TIPS Price Up: Buy, Hold, Or Sell?

US Treasury sold 30-year TIPS at 2.19% real yield in February 2011. I didn’t buy it because the maturity is too long for me. Now, not mere three months later, the value of this bond has gone up substantially. Had I known it would do this well, I should’ve put a lot of money in it.

Back in February, investor paid $987 for each $1,000 bond. As I’m writing this post, you can sell this bond for $1,113. That’s a gain of nearly 13% in three months. The stock market went up maybe 2% during the same time. Who says you can’t make more money in bonds?

If you bought this bond in February, should you buy more, hold it, or sell it? I’m using this bond as an example to show the analysis that I apply in any buy, hold, or sell decisions for TIPS.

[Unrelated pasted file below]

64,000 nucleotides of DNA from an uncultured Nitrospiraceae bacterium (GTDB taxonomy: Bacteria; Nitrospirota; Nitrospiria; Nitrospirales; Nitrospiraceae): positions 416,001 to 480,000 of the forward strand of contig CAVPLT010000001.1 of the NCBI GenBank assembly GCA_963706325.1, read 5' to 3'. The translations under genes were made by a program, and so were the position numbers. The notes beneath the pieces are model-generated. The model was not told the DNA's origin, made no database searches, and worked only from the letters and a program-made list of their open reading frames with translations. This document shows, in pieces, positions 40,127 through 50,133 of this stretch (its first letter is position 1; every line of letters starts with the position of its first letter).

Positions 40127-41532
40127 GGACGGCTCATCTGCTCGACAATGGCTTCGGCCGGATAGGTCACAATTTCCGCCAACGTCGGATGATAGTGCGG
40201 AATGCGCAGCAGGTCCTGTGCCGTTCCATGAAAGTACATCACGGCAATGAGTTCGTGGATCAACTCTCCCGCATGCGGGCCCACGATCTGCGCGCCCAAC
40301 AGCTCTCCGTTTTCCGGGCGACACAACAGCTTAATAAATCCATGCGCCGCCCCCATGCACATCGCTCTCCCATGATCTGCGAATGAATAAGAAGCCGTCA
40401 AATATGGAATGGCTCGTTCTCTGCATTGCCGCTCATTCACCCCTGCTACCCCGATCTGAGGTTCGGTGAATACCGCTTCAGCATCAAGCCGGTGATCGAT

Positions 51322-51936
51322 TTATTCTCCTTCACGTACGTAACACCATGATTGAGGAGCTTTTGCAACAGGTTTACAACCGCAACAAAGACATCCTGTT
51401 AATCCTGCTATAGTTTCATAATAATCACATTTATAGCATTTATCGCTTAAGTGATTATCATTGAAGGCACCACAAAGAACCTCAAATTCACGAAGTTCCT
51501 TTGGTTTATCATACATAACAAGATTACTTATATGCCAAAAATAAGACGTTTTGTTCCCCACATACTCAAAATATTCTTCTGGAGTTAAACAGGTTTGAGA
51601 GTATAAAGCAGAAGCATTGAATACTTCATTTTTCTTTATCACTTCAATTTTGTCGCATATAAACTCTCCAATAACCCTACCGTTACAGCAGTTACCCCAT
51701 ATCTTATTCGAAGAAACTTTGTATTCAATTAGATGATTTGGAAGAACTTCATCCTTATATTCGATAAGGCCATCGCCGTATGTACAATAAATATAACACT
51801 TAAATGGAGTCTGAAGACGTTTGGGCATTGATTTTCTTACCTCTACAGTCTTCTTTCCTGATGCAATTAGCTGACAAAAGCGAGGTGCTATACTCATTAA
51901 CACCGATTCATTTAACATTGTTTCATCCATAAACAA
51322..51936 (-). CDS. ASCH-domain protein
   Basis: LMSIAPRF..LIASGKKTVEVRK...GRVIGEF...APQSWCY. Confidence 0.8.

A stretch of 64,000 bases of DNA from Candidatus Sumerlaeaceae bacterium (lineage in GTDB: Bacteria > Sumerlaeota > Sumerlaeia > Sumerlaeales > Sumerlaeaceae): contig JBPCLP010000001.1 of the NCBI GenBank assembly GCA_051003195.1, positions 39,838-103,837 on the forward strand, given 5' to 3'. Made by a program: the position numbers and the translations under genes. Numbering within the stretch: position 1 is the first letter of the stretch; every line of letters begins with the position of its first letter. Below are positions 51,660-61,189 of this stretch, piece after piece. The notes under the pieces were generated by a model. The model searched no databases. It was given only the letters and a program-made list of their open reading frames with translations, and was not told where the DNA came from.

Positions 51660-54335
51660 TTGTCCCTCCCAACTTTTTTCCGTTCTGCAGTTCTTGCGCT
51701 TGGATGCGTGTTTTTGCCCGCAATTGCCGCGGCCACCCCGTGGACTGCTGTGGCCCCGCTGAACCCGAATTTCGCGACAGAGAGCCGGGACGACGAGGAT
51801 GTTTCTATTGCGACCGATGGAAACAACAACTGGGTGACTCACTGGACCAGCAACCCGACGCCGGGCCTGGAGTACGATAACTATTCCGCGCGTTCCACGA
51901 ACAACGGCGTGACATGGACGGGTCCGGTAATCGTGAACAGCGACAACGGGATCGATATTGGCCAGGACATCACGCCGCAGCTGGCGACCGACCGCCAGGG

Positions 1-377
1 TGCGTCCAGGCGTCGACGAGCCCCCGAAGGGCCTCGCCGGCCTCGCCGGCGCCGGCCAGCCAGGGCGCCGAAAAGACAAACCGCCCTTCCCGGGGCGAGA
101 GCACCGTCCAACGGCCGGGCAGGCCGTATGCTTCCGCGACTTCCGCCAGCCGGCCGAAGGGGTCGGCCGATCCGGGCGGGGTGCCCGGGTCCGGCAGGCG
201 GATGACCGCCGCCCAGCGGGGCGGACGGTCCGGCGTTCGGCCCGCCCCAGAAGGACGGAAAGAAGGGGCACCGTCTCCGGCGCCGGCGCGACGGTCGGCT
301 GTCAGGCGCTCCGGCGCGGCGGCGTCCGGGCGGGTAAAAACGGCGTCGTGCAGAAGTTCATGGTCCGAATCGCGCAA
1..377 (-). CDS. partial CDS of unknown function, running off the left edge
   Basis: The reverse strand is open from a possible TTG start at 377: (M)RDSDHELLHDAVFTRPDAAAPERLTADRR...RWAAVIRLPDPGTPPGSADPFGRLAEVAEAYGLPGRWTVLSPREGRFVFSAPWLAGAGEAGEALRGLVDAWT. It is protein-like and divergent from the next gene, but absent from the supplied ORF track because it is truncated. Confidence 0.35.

The real yield on this 30-year TIPS bond maturing in 2041 is 1.7% if you buy it now. That means if you hold it to maturity and reinvest all the interest payments at the same rate of return from this point onward, you will earn 1.7% plus the rate of inflation until the bond matures in 29 years and 9 months.

That 1.7%-above-inflation number is below the historic average, but as we should know, nobody has a time machine. Receiving a historic average return isn’t any investor’s given right. We can only do the best we can with the cards we are dealt with.

Fortunately we don’t have to just buy this TIPS bond or buy nothing at all. There are other maturities to choose from. There are also other types of bonds and other investments beyond just bonds.

Investment advisor and author Larry Swedroe wrote in his TIPS Update for May 2011:

“And with real yields still below their historic averages for TIPS, you may not want to extend maturities much further than about 15 years or so.”